House Bill 6 Will Be Part of Our Next Scorecard

To: Members of the Ohio General Assembly

From: Heather Taylor-Miesle, President, Ohio Environmental Council Action Fund

Re: House Bill 6

Dear Honorable Senators and Representatives,

As the vote on Substitute House Bill 6 approaches, I am writing to inform you that the Ohio Environmental Council Action Fund will be scoring this bill for the purposes of our Legislative Scorecard for the 133rd Ohio General Assembly. To the extent that House Bill 6 passes, the OEC Action Fund will be doing extensive public education on the content and the votes on this legislation due to its adverse impact to Ohio’s environment and the health of Ohioans. We urge a no vote on House bill 6 because:

  • HB 6 bails out aging coal and nuclear plants at the expense of clean energy, and will increase carbon emissions in Ohio. HB 6 repeals Ohio’s renewable portfolio and energy efficiency standards which are incredibly valuable and cost-effective policies that drive investment in clean energy. These clean energy standards are on track to reduce Ohio’s annual carbon pollution by approximately 10 million tons between 2017 and 2029—the equivalent to avoiding emissions from the annual electricity consumption of 1 million homes.  

  • HB 6 will make Ohioans sick. If Ohio’s renewable energy and efficiency standards are eliminated, Ohioans will experience dirtier air, and we won’t receive the projected health benefits that these standards provide through 2029—prevention of over 44,000 asthma attacks, 4,400 heart attacks, over 2,800 premature deaths and more—all attributable to coal-plant pollution.

  • HB 6 will cause Ohioans to lose $7.71 in energy efficiency savings on their electric bills per month per household. Ohioans have received over $5.1 billion in energy savings on their utility bills since 2009 thanks to utility-run efficiency programs per the efficiency standard. Because the bill wipes out energy efficiency programs, the average Ohio family will lose $7.71 in energy efficiency savings per month if HB 6 becomes law.

  • HB 6 bails out two coal plants at a cost of $368 million, and one plant isn’t even in Ohio. Sub. HB 6 continuously bails out two coal plants jointly owned by the Ohio Valley Electric Corporation (OVEC), one in Cheshire, OH and one in Madison, IN. The cost to ratepayers of AEP Ohio, Duke, and DP&L will be at least $368 million through 2030, heaping millions more in costs on Ohio families and businesses.

  • HB 6 puts Ohioans jobs at risk and shuts out the fastest growing job sectors in the country: Over 112,000 Ohioans work in the clean energy sector, including 84,000 construction and manufacturing jobs. While HB 6 will subsidize nuclear and coal power plants, and may be effective at retaining jobs, the bill would not create new demand for clean energy projects and jobs moving into the future. According to the U.S. Department of Labor, solar installers are projected to be the fastest growing job over the next decade, and wind energy maintenance technicians are expected to see the second fastest growth through 2026. HB 6 disguises a bailout of two coal plants owned by OVEC, and Ohio’s two old, uncompetitive nuclear power plants as a “Clean Air Program” that allegedly includes new wind and solar, but if you take a closer look, it disqualifies most, if not all, wind and solar projects.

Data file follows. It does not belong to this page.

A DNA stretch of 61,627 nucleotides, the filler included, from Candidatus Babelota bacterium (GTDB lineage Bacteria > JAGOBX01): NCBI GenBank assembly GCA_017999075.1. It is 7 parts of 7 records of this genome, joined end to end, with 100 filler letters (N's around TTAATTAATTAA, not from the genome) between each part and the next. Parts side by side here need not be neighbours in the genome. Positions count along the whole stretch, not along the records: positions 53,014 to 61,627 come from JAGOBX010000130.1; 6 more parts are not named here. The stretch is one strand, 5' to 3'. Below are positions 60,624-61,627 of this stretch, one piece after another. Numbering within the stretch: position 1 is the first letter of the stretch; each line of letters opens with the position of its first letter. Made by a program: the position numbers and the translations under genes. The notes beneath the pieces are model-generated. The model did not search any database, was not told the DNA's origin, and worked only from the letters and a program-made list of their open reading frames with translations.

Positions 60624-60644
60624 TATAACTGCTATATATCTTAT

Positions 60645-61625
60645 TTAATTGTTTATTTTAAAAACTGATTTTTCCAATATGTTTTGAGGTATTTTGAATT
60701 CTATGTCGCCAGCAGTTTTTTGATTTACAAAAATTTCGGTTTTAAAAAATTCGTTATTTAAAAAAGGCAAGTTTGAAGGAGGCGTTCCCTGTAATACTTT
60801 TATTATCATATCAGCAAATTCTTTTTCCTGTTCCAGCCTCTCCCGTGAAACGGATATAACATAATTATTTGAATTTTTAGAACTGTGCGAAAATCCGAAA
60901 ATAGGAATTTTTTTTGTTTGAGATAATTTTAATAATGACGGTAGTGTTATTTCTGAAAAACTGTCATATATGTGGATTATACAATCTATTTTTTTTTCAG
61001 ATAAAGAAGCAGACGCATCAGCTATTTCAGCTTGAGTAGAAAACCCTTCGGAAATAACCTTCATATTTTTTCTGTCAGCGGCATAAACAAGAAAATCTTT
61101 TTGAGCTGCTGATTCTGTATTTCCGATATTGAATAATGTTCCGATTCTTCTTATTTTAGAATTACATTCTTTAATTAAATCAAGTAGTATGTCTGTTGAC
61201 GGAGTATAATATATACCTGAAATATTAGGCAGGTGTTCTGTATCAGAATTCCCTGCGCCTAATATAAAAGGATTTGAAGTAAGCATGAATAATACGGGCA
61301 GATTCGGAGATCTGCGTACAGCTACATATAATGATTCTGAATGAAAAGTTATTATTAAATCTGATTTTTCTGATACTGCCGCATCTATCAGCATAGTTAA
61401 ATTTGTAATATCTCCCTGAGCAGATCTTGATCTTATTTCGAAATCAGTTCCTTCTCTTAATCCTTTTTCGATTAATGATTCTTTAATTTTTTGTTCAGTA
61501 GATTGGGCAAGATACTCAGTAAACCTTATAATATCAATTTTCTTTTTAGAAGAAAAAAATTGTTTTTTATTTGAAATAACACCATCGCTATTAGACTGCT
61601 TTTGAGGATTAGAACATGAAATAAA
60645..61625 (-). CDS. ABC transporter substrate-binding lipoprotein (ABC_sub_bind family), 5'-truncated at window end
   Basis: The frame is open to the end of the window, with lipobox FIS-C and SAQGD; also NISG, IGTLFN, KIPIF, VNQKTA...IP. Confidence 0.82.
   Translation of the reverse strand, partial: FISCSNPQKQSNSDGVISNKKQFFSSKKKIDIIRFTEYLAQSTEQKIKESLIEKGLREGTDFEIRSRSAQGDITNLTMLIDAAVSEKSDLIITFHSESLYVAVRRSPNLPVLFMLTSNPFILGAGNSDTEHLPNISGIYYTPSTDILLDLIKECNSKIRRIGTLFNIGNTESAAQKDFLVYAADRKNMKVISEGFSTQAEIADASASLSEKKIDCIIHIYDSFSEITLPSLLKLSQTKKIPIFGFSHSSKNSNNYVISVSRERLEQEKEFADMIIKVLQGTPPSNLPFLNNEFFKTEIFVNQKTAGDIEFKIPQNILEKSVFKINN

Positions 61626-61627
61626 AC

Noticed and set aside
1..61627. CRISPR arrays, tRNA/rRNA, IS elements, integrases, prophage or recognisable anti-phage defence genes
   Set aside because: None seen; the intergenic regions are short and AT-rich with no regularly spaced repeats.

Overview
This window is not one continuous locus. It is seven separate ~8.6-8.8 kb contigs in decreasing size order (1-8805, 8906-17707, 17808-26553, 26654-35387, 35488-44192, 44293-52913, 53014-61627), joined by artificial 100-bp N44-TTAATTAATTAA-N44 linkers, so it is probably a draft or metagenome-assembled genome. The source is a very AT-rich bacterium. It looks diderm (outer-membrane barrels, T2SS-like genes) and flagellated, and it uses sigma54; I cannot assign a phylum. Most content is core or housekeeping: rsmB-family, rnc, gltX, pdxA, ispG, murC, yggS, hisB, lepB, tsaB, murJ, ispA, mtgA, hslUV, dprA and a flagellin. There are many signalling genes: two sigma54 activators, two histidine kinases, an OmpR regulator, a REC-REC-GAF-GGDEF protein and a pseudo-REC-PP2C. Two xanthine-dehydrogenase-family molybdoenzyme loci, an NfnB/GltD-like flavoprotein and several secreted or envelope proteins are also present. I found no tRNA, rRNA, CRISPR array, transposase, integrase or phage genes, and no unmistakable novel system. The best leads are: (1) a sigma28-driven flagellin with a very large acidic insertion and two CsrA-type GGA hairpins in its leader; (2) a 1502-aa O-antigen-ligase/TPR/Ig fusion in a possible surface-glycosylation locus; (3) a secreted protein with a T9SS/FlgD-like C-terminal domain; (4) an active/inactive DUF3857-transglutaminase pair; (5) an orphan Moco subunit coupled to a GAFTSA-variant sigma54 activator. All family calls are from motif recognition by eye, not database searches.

• HB 6 contains no worker or community protections and enriches certain utility interests at the expense of consumers. HB 6 does not guarantee that Ohio’s two nuclear power plants will stay open even with new ratepayer-funded subsidies created in the bill. The legislation does not require the nuclear plants owner - FirstEnergy or any potential future owner - to keep the plants open and operational for any period of time, and does not restrict the use of the ratepayer-funded subsidies to be used only for operation and maintenance of the nuclear plants. This leaves customers and workers exposed, and could potentially allow the funds to be allocated for utility shareholder profits or other purposes.

  • HB 6 puts us further behind neighboring states. While the rest of the country is moving forward, and doubling down on a path towards more diversified energy portfolios, Ohio’s modest 12.5% by 2027 Renewable Portfolio Standard (RPS) is still effectively driving investment in Ohio. But Ohio’s RPS pales in comparison to neighboring states’ targets: Michigan is going to hit 35 percent by 2025, Indiana will hit 25% by 2025-2026, Illinois will hit 25% by 2025 - 2026), and Pennsylvania will hit 18% by 2020-2021 (According to the National Council of State Legislatures).

In summary, HB 6 cannot be fixed. The OEC Action Fund reiterates its call for a comprehensive approach to energy policy reform that would; truly and measurably reduce carbon emissions from the power sector and reduce air pollution overall; create new jobs and economic opportunity in communities across Ohio; encourage competition and cost-effective solutions that can be implemented by utilities and customers alike, and; protect the health of the most vulnerable Ohioans suffering from asthma and other respiratory illnesses.

If you have any questions, please direct them to Trish Demeter, Chief of Staff, at or (614) 598-8374.


Heather Taylor-Miesle, President

Ohio Environmental Council Action Fund